– Janice xoxo

    1. Wow this ‘long ramble’ as you call it has totally made my day since I read it through my inbox! Your words come from your own experience and they really inspire me, and I realise that this period of being depressed is already going away. I just wasn’t feeling good on the day I published this, and I’m sorry if I worried you! I’m feeling better now and ready to challenge myself and be optimistic again 🙂 Of course, I always try to balance work and fun ^^ grabbing the best of both worlds, uh?
      Thank you so much for your uplifting comment and for your support in general as a blogger. You rock!!

      1. Aww, thanks Daphnee! I’m glad I could make your day 🙂

        It’s okay, you didn’t worry me. I know how it feels to go through periods of feeling down. Then you get back up again and face the world and its challenges. Glad you are back up!

  4. Daphnee, I know that this is a crazy time for you, and it’s okay to be stressed and let it out on your blog. I’m sure you’ll do fine and everything will work out for you. Good luck on your exams!

    1. You’re definitely right and I think that’s not because they are asian not because they are so-called caretaking parents – caretaking parents sometimes just too much – yes we are… 😉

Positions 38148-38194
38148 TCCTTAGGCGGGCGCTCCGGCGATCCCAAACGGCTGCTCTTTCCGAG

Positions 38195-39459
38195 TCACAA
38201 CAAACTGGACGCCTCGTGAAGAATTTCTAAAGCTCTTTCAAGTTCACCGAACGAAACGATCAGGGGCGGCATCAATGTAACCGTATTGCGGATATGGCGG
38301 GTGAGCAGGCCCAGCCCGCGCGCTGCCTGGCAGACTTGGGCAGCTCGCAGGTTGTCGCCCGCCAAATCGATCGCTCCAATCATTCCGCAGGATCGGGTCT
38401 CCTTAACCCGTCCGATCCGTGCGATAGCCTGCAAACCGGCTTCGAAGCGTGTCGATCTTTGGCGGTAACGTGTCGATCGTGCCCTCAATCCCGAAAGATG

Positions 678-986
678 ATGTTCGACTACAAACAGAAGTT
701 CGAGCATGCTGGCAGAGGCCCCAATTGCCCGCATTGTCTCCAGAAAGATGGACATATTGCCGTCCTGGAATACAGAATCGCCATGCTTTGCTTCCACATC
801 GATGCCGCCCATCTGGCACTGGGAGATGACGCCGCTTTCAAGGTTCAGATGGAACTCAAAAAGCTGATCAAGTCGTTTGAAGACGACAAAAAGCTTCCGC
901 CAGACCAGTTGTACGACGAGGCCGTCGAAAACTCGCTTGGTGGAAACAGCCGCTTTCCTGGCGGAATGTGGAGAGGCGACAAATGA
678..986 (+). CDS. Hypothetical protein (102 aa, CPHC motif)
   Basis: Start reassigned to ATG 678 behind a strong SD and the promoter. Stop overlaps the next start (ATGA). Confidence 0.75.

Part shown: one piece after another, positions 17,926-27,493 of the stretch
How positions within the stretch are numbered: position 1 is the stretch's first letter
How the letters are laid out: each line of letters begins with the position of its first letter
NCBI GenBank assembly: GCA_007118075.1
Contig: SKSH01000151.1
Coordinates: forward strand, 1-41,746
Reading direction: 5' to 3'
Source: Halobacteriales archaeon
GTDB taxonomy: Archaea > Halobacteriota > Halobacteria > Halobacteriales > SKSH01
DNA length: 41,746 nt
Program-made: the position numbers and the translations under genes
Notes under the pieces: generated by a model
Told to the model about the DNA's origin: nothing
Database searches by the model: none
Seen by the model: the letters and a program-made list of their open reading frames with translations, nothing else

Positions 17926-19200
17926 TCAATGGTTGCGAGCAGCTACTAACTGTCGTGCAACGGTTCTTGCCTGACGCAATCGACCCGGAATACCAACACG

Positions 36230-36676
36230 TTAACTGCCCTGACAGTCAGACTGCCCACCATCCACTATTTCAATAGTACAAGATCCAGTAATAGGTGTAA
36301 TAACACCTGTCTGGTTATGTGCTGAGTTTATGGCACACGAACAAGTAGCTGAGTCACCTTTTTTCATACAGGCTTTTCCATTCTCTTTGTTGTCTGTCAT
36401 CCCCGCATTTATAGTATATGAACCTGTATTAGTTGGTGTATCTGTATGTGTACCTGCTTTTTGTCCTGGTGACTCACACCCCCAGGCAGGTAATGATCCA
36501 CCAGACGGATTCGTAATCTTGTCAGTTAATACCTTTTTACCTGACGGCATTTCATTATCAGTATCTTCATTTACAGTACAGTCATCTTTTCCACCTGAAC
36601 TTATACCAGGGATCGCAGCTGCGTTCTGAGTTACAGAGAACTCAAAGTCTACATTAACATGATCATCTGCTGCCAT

5. I both admire and respect you for posting this but I am mostly impressed that despite the fact that revising makes you depressed, you still put your best foot forward and study 🙂
    Your actions will definitely pay off and show you the fruits of your labor. Good luck with the exams!

    1. Well it’s what I always did… and I’m aware that it’s important for me to do so, although sometimes I get depressed, but hell that’s part of life, right? ^^ feeling better now.
      Thanks a lot!

  6. Somehow I think you will O.K. Don’t let the pressure get to you! From what I seen so far you are a talented and conscientious young woman and things will fall into place for you no matter what. Don’t forget to have fun and leave a lot of space for your creativity. That’s what really counts in shaping your happy and true self 🙂

  7. I think you’re doing great – & I think blogging it all out is great too! Life would have been more tolerable, I think, if I could have blogged away my issues of the day.

    You’re really in touch, I reckon, & full of vibe. Good luck 🙂

  8. I wish you all the best my friend. You are a very smart, talented person. I remember having so much stress with exams as well as feeling low when I didn’t well but now I realized what matters is you did your best and you enjoyed your student life. It’s the best, fun stage there is.

  9. Hi Daph. You must stay away from my blog and revise. When you have passed your A Levels you will be welcome to come and blitz me with Likes and Comments. Okay ?? I know you will pass with flying colours, just a little while longer with your nose to the grindstone 😀 Ralph x